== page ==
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Keywords:

  • ENSO;
  • PDO;
  • climate variability;
  • groundwater levels

Abstract

  1. Top of page
  2. Abstract
  3. 1. Introduction
  4. 2. Study Area, Data, and Methods
  5. 3. Results and Discussion
  6. 4. Conclusions
  7. Acknowledgments
  8. References
  9. Supporting Information

[1] Thirty one hydrological time series of shallow groundwater levels, precipitation, and moisture-sensitive tree ring chronologies were analyzed and related to two climate indices: Niño 3.4 and PDO. Spearman rank correlation and spectral analyses (multitaper method, continuous wavelet transform, and wavelet coherence) were used to document the influence of El Niño Southern Oscillation (ENSO) and the Pacific Decadal Oscillation (PDO) on shallow (depth < 20 m) groundwater level records from the Canadian Prairies. Modes of variability in the 2–7, 7–10, and 18–22 year bands were detected and reconstructed. Correlations and wavelet coherence between these oscillation modes and the climate indices suggest that variability in the 2–7 and 7–10 year bands is highly influenced by ENSO. The oscillation modes in the 18–22 year band reflect a negative correlation with the PDO index. When either of these teleconnections (ENSO/PDO) is in their respective positive phases, groundwater levels reflect the effect of associated warmer and drier winters experienced over much of interior Canada and the US, affecting important resource inputs to the hydrological cycle and groundwater recharge.

1. Introduction

  1. Top of page
  2. Abstract
  3. 1. Introduction
  4. 2. Study Area, Data, and Methods
  5. 3. Results and Discussion
  6. 4. Conclusions
  7. Acknowledgments
  8. References
  9. Supporting Information

[2] Global climate variability at interannual to interdecadal scales has been linked to oceanic and atmospheric teleconnection patterns such as the El Niño Southern Oscillation (ENSO) and the Pacific Decadal Oscillation (PDO) [Rubio-Alvarez and McPhee, 2010; Wang et al., 2008; among others]. In North America, these large-scale climate oscillations are major drivers of hydroclimate variability, and therefore the understanding of how these teleconnection patterns affect hydroclimatic variables has been a major research focus for the past two decades [Hurrell and van Loon, 1997; Bonsal et al., 2001; Enfield et al., 2001; McCabe et al., 2004; and others].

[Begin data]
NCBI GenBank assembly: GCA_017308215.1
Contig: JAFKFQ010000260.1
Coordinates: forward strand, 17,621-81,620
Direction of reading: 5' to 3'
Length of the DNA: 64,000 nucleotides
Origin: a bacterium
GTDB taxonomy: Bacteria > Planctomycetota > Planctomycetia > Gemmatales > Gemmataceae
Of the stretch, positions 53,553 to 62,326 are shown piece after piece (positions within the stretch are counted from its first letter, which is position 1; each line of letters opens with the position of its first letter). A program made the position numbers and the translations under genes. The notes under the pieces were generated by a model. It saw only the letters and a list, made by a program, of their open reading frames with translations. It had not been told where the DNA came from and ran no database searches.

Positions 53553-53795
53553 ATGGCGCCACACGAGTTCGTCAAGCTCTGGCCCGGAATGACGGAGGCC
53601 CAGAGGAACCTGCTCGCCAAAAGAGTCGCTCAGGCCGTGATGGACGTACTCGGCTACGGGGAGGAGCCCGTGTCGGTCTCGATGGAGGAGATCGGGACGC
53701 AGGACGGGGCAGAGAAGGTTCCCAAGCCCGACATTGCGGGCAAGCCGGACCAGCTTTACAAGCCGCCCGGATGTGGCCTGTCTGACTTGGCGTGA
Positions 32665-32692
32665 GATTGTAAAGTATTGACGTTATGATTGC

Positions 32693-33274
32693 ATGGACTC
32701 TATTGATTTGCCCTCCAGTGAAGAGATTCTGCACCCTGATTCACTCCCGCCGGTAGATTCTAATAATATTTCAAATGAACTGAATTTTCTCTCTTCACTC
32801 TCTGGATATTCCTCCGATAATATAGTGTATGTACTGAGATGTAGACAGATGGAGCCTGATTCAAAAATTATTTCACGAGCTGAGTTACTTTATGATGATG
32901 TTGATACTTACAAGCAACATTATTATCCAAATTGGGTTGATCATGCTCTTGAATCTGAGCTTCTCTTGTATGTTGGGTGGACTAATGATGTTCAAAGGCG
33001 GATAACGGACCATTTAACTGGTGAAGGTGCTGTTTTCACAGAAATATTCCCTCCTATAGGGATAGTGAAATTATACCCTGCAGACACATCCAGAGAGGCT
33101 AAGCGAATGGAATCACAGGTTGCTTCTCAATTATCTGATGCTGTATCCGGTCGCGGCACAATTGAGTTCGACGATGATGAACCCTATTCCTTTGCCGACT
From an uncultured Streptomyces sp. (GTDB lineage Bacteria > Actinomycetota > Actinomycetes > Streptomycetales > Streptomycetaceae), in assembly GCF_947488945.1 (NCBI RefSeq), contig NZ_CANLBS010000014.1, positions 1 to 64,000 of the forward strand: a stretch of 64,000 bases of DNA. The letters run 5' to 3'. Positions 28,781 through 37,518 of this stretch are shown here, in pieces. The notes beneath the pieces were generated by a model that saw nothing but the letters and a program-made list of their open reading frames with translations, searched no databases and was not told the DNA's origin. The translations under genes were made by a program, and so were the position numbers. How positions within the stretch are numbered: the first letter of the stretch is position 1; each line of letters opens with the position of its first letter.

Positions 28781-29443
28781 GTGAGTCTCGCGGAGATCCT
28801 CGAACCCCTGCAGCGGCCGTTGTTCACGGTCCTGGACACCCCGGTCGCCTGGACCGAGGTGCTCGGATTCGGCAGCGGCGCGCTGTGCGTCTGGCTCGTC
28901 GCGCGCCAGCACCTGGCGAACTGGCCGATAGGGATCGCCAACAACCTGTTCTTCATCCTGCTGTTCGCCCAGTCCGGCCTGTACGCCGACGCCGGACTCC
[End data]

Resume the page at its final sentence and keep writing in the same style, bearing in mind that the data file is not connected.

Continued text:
[3] Some coupled sea-surface temperature (SST) and atmospheric teleconnection anomaly patterns recur on a regular basis. ENSO and the PDO [Rasmusson and Carpenter, 1982; Shabar et al., 1997; Mantua et al., 1997; Minobe, 1997; Bonsal et al., 2001; Coulibaly and Burn, 2004; MacDonald and Case, 2005; Fleming and Quilty, 2006; Gan et al., 2007; Gobena and Gan, 2006, 2009] are two of the more important coupled SST and atmospheric teleconnection phenomena that affect climate in the Northern Hemisphere [Speer, 2010]. ENSO is a cyclical 2–7 year coupled ocean-atmosphere oscillation in the tropical Pacific Ocean, consisting of a warm (El Niño) phase, during which SSTs in the tropical eastern Pacific are anomalously warm, and a cool (La Niña) phase associated with cool SSTs in the eastern Pacific [Case, 2000; Rasmusson and Carpenter, 1982]. Prairie precipitation is less affected by ENSO than temperature; however, winter precipitation during El Niño (La Niña) events is significantly lower (higher) than normal [Shabbar et al., 1997]. The PDO is a large scale pattern of SST variability characterized by a gradient between anomalously cool SSTs in the east-central North Pacific and anomalously warm SSTs off the central West Coast of North America recurring every 15–25 and 50–70 years [Case, 2000; Mantua et al., 1997; Minobe, 1997]. North Pacific SSTs affect precipitation amounts on the Prairies through links with 500 mb height anomalies in the midtroposphere. During a positive phase of the PDO, this teleconnection occurs more frequently, resulting in long-term persistence of the negative precipitation anomaly [Knox and Lawford, 1990]. The PDO has positive (warm) and negative (cool) phases that appear to persist for two–three decades. Positive PDO (warm) phases occurred between 1925–1946 and 1977–1998. These periods have been associated with warm winter and spring time temperatures in northwest North America, and dry conditions in the west to central North America [Fagre et al., 2003]. Negative (cool) PDO phases occurred between 1900–1924 and 1947–1976, bringing with them cool winter and spring temperatures over western North America, as well as wet conditions in the Pacific Northwest, northern Rockies, and central Prairies.